While there’s no doubt that the human cost of Covid-19 has been immense, this may ultimately pale when compared to the long-term socio-economic impact of the pandemic.
The current situation may even get worse before it gets better, of course, with a study by the Organisation for Economic Cooperation and Development (OECD) estimated that nearly one-in-seven UK citizens may be unemployed by the end of 2020 if the country was to experience a second wave of infections.
This highlights the challenges facing the government in the UK (and indeed, across the globe), as while the recent reopening of shops and workplaces may have been necessary to help minimise the socio-economic cost of coronavirus, this actively increases the risk of infection nationwide.
From the perspective of offices and workplaces across the UK, the primary question that remains is what constitutes a safe and effective office space in the current climate? We’ll attempt to answer this in the post below.
Understanding Office Occupancy and How it May Change Post-Covid
If we focus on the example of a typical office, we often think of these entities as busy and densely populated spaces.
The reason for this is simple; as employers often look to optimise their office occupancy rate as a way of making the most of the space at their disposal.
But what exactly is office occupancy? For those of you who don’t know, this term is used to describe the precise number of people in your office at a given time, and you can estimate your occupancy ratio in real-time by dividing the space currently in use by the total amount of space available.
Instead of looking to optimise their office occupancy levels in the wake of the coronavirus pandemic, however, companies are now striving to increase the amount of space available to each individual employee.
This is central to maintaining the existing social distancing guidelines of 1.5 metres, while also enabling employees to collaborate safely and effectively while in the office.
This has become more important than ever in recent weeks, as a growing number of people continue to return to their workplace and augment the key staff members who have remained on-site throughout the pandemic.
Of course, one of the central ways to achieve this is by ensuring that as many employees as possible continue to work from home in the near-term, by investing in a remote working infrastructure and the technology that can help to achieve this objective without compromising on productivity.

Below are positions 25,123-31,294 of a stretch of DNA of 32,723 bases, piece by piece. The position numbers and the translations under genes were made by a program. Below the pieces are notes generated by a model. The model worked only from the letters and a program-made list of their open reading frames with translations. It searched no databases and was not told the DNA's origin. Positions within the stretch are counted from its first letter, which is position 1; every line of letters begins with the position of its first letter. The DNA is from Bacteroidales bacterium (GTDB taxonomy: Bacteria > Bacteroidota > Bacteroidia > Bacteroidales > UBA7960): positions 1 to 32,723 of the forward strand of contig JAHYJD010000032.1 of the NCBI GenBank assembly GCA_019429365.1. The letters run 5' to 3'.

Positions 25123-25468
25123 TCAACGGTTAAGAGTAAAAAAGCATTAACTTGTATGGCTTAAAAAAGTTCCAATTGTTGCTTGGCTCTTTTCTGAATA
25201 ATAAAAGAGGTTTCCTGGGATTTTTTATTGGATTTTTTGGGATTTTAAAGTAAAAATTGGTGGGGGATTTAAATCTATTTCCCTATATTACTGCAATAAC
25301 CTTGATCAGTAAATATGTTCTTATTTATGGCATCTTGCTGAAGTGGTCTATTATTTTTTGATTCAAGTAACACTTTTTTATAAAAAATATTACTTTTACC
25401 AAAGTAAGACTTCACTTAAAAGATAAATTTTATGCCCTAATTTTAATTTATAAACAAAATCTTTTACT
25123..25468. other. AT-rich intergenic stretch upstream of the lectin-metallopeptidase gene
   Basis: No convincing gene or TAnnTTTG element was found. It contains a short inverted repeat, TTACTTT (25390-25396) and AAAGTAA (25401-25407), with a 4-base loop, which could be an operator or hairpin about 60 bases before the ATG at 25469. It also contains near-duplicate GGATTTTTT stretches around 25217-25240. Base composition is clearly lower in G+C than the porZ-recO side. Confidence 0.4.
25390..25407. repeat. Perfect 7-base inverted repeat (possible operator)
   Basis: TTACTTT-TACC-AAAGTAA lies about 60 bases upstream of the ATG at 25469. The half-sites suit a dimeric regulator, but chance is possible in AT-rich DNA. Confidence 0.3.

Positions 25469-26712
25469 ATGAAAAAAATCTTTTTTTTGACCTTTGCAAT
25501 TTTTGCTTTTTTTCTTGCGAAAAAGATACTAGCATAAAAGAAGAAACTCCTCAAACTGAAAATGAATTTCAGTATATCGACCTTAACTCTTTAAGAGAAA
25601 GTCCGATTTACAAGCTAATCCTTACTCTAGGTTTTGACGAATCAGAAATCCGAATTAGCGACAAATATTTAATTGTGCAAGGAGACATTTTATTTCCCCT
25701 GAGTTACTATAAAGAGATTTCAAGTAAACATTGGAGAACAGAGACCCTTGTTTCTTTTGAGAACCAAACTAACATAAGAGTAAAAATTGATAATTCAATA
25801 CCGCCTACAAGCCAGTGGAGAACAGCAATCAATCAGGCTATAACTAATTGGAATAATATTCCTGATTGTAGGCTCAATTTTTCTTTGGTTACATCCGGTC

This includes the widespread use of remote communication and organisational apps such as Microsoft Teams, while many firms are also rolling out two or multi-factor authentication as a way of ensuring that employees can connect with the workplace systems securely.
Such measures, when combined with the use of clear on-site floor markings and one-way systems that prevent colleagues from congregating in communal areas, can help to ensure that workplaces are as safe as possible in the current climate.
How Can Firms Maintain a Safe Working Environment That’s also Productive?
While safety may be paramount and the key driver of office layouts in the near-term, however, businesses are still required to make the most of the space at their disposal.
This is pivotal if companies are to optimise value and achieve a return on their commercial property investment (especially in expensive areas such as London), and it’s arguably more important than ever at a time when firms are recording significant financial losses in the UK.
Optimising the space at their disposal also enables firms to increase the productivity of their on-site employees, whether they’re working independently or as part of a team.
The most effective way to achieve this is to conduct an office space utilisation survey, which can help you to understand precisely how your available space is being used and its core purposes.
It can also offer an insight into who uses the space on a regular basis, and in this respect, it enables you to establish clear priorities and implement necessary changes going forward.
This is built on the principle that only a fraction of your employees are ever at the office any given time, and this trend will become more pronounced at a time when so many colleagues continue to work from home.
Once such priorities have been determined and key space utilisation has been determined, you’ll need to ensure that social distancing measures are implemented and controlled successfully.
Fortunately, there’s technology that can be deployed to help in this respect. For example, the hardware solution ‘Iotspot ESD’ was launched towards the end of March, and this allows office managers to visualise their available office space in real-time.
This can help businesses to implement stringent controls, by allocating available workspaces according to advanced bookings by employees. This way, you need never exceed your newly determined occupancy levels, and the employees that do need to work on-site can operate in complete safety.
This will require an investment of both time and money, of course, but it’s crucial if offices are to open successfully and without incurring the risk of another peak in infections.